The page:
September 10 2016
The seasons are turning and there’s a chilly nip in the air, which are two of many wonderful excuses to embrace autumn and make one of the most popular takeaways from our Tea Shop – the Chai Latte. This soul warming cuppa is beautifully simple, and the scent of winter spices drifting through the kitchen is an utter delight. Comfort in a cup!
How to make a chai latte
Ingredients. You will need:
- 1 tablespoon loose leaf Chai tea
- Milk / soya milk / oat milk (almond also works well) to fill 3/4 of a mug
- Honey / brown sugar / agave to taste
- Cinnamon for dusting – you could also grate over a little nutmeg
- 1/4 mug of water just off boiling
- Tea infuser or filter
Spoon the chai tea into your infuser, place into your mug and pour over the hot water until the mug is around 1/4 full. Leave to infuse for around 5 minutes to allow the tea to develop a full, deep flavour.
- Meanwhile, heat the milk in a saucepan until steaming, and use a balloon whisk to create some texture. You could also use a milk steamer if you have one hiding in the cupboard.
- Notes: If using a frothing wand from a home espresso machine hold the milk in the jug at an angle so the milk moves in a circular motion. Keep heating the jug becomes just a little too hot to touch. If bubbles have formed, tab the jug strongly on a board and swirl the jug until the milk becomes smooth and silky.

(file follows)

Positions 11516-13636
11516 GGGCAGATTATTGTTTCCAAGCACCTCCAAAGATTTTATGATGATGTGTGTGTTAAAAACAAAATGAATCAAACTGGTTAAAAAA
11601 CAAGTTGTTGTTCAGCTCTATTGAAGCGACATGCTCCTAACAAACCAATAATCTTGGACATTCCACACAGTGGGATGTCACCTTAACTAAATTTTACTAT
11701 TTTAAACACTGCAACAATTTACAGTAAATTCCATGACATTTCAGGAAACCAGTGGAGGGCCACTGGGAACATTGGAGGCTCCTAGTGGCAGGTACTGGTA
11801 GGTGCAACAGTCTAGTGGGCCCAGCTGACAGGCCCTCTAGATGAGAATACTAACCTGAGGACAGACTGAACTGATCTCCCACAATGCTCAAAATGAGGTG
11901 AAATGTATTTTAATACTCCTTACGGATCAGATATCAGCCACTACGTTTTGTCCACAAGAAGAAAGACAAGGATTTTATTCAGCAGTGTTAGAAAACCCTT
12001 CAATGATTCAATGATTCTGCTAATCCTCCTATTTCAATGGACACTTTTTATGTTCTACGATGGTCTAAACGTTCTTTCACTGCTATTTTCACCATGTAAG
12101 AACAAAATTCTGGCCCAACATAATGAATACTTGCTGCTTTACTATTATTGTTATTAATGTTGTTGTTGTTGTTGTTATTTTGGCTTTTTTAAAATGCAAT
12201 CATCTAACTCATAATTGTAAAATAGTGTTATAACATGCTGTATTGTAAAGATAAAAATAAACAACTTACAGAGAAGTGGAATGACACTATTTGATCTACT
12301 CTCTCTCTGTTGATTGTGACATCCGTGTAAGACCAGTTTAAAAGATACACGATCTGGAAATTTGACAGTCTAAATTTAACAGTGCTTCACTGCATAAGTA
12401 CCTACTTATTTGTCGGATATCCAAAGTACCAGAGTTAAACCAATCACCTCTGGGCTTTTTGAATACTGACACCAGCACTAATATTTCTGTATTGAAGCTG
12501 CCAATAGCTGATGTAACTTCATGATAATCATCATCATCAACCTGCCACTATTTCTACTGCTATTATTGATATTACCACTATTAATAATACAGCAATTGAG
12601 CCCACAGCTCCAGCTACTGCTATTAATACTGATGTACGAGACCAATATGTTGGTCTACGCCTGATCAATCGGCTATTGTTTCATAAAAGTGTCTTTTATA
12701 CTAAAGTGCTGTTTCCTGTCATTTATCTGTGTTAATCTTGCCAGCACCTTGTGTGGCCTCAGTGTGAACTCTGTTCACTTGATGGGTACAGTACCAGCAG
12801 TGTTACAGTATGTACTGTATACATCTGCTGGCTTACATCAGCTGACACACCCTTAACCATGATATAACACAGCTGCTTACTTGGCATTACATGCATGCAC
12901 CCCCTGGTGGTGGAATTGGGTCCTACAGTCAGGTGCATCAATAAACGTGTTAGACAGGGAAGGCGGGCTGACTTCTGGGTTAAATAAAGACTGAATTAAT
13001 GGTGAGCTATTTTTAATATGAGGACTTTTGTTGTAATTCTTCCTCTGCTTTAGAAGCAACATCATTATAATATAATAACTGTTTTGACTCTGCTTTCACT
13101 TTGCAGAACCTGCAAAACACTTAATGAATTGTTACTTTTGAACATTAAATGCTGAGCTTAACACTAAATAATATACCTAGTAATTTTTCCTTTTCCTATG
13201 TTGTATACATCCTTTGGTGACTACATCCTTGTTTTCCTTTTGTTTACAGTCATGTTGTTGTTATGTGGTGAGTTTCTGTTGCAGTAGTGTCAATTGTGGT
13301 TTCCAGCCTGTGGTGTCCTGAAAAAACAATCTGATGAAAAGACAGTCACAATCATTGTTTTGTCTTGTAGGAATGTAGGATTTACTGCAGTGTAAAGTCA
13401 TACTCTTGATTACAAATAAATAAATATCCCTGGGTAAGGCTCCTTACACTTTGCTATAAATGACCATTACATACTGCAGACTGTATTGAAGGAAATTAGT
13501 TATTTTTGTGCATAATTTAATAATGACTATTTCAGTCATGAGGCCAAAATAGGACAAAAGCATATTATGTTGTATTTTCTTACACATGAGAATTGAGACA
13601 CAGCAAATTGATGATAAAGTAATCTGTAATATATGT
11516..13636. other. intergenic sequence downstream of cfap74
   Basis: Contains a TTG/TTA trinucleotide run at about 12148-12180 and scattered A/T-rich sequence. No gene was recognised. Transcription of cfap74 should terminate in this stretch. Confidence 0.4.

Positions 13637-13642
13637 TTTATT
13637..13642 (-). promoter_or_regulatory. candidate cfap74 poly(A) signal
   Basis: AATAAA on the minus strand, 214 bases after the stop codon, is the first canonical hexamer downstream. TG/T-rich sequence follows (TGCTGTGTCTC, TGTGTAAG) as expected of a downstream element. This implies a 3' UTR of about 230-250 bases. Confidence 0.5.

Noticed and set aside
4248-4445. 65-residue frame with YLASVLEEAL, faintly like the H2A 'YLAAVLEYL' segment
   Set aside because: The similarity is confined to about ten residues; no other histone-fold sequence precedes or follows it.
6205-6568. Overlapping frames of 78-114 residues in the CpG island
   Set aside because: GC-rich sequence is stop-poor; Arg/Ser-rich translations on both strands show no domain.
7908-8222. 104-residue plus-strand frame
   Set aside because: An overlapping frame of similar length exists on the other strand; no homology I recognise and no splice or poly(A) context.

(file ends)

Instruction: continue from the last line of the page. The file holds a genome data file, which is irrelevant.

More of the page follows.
- Remove the infuser of Chai from the mug and stir in your honey or sugar.
- Slowly pour in the heated milk, stirring as you go.
- Finish with a dusting of cinnamon. Relax, and enjoy.
And that’s all there is to it.
If you’re feeling adventurous you could add a little vanilla extract or vanilla pod to the milk for a Vanilla Chai infusion… Or perhaps a sprinkling of turmeric?
April 9 2015
The Spring tea harvest season is upon us – one of my favorite times of year in the tea calendar. After laying dormant for the winter (rather like you and I) the tea bushes in Japan are waking up with the change in the seasons, producing their fresh spring growth.
On the 20th of April we’ll be boarding a plane and heading back to Japan once again ready to sample this year’s harvest from Wazuka, one of the original tea growing areas just outside of Kyoto. We’ll also have the opportunity to hand pick and process the tea using centuries-old traditional methods, explore the different varietals grown in the area, and catch up with old friends.